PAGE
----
When will the Hollywood writers’ strike really end?

The announced end of the Hollywood writers’ strike has come as a drink of fresh water for the industry after seven months in the desert. The announcement of a provisional agreement between the union WGA and AMPTP, the film and TV employers’ association in the United States has been enough to make financial analysts sigh with relief and trust in a soon return to normality.

Since its beginning the May 2, The strike has put the production of some of the majors’ most expensive and valuable projects on hold, which is why the two parties in conflict are eager to get out of the impasse. Now, the deal between employers and union is only provisional, and still needs validation by the workers.

When will the strike end? And what will be the new conditions for members of the writers’ union if their demands are accepted? This is the time to clarify it.

The requirements to end the strike

As IndieWire recalls, the WGA negotiating committee will not end the writers’ strike until it has been drafted a definitive commitment to the employers. This document, whose announcement is expected on Tuesday, September 26, will have to be approved by the two branches of the union, corresponding to the east coast and the west coast of the United States.

Once its members have approved the agreement, which will be valid for three years, the WGA must vote again to officially call off the strike. All these resolutions must be reached by a simple majority.

So, even though the union has withdrawn its pickets, its members still have not returned to their jobs. For that moment to arrive, the last steps in the negotiation process must still be taken.

In the previous screenwriters’ strike (2007-2008), the first provisional agreement reached on February 8, and was approved by the union and employers two days later. On February 12, 2008, 92.5 percent of WGA members voted in favor of ending the strike, while ratification of the agreement came on February 26, with 93.6 percent voting in favor. favor. In total, the strike lasted 100 days.

What will this mean for the screenwriters?

In the best of cases, if employers and union reach an agreement and the strike is called off, the scriptwriters will be able send scripts to production companies, negotiate through their agents, develop new projects and work on scripts already in production. Likewise, the series writers’ rooms will become active again, working at full speed to reach the fall season.

Likewise, the writers and will have the WGA license to promote their work ahead of awards season. Besides, the studios will have to validate their global agreements again (“overall deals”): The suspension of these contracts, which cover the salaries and working conditions of writers during the production period, has been one of the majors’ tools to pressure the strikers.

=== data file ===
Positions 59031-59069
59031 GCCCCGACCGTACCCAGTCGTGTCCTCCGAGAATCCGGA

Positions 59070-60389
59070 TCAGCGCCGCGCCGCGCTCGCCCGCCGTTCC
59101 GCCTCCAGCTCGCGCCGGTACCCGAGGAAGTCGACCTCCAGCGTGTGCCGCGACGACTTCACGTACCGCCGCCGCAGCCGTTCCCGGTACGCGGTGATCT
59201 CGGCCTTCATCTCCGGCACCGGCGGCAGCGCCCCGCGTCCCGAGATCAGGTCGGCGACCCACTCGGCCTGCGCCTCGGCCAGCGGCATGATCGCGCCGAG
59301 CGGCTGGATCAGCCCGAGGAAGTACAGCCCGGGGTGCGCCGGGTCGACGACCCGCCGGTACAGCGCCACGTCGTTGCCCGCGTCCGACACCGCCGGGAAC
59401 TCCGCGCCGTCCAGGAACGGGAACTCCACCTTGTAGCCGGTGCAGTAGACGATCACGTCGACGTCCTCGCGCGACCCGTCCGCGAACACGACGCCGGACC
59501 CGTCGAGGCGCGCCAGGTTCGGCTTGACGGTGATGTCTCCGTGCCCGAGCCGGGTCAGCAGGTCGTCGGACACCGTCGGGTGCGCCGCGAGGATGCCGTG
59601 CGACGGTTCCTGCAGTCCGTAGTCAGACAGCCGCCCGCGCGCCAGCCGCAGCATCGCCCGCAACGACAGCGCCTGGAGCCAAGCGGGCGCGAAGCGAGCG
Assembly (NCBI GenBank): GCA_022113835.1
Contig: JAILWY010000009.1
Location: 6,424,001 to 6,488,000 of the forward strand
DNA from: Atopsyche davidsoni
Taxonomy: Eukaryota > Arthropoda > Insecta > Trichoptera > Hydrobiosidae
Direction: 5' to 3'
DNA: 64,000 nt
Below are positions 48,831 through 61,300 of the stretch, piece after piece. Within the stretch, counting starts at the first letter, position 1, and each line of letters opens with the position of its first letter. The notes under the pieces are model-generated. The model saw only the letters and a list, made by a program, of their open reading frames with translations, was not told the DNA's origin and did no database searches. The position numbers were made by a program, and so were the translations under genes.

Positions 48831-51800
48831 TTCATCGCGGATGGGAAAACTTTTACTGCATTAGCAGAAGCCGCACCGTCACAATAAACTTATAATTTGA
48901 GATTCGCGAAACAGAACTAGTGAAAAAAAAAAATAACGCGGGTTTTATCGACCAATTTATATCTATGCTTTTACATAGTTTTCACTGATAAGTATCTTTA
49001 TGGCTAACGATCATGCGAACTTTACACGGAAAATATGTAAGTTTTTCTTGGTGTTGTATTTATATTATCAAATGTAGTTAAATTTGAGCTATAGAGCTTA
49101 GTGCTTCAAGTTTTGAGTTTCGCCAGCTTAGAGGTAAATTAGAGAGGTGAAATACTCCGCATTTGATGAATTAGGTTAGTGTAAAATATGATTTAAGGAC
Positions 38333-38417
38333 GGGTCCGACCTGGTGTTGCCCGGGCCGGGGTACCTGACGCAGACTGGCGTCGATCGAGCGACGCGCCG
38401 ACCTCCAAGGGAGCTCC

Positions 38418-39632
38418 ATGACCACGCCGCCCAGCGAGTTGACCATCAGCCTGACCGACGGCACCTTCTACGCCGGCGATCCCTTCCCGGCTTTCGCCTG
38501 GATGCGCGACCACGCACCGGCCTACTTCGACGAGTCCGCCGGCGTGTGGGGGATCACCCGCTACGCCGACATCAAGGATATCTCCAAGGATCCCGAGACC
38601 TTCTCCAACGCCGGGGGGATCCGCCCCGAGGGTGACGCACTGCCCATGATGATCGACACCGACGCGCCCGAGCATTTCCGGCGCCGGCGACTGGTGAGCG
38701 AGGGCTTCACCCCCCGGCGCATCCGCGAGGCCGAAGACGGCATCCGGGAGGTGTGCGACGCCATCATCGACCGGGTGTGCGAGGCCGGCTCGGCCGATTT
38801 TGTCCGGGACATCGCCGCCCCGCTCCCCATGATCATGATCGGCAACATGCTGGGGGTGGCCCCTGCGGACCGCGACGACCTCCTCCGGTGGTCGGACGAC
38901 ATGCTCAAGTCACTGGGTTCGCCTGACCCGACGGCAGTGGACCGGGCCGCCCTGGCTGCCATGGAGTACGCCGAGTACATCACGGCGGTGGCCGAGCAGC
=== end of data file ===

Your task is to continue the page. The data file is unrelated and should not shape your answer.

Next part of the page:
Finally, the end of the strike will allow television channels get your programs back on track, including titles as important as Saturday night Live and Tonight Show. All this content will be put back into action immediately, since its presenters are not forced to strike by the union SAG-AFTRA.

What about the actors?

Although the writers’ strike comes to an end, the restoration of normality in Hollywood will still have to go through the end of the actors’ strike called by SAG-AFTRA. A strike whose end, for its part, is still very far away.

At the moment, the actors union has not sat down to negotiate with the AMPTP at any time since the strike was called on July 14. Because, although the claims of actors and scriptwriters are similar in some points, the former have more specific demands related to the use of their digitized images and the work of extras and specialists.

Likewise, the membership of SAG-AFTRA is much larger than that of the screenwriters’ union (65,000 members in the former compared to 11,500 in the latter). This makes the central voting longer and more complicated.

Although some analysts cited by The Hollywood Reporter expect the actors’ strike to end in October, nothing guarantees this. Especially because the union has a very powerful weapon: While the strike lasts, its members will not promote films on which they have worked. Hence blockbusters like Kraven the hunter and Dune Part 2 have seen their release dates delayed, due to not being able to carry out their marketing campaigns.

Even so, the return to work of the scriptwriters is considered inevitable, except in the case of a last-minute disagreement between them and the employers. And, when the writers are back seated at their tables, one more step will have been taken towards setting the Hollywood machine in motion.

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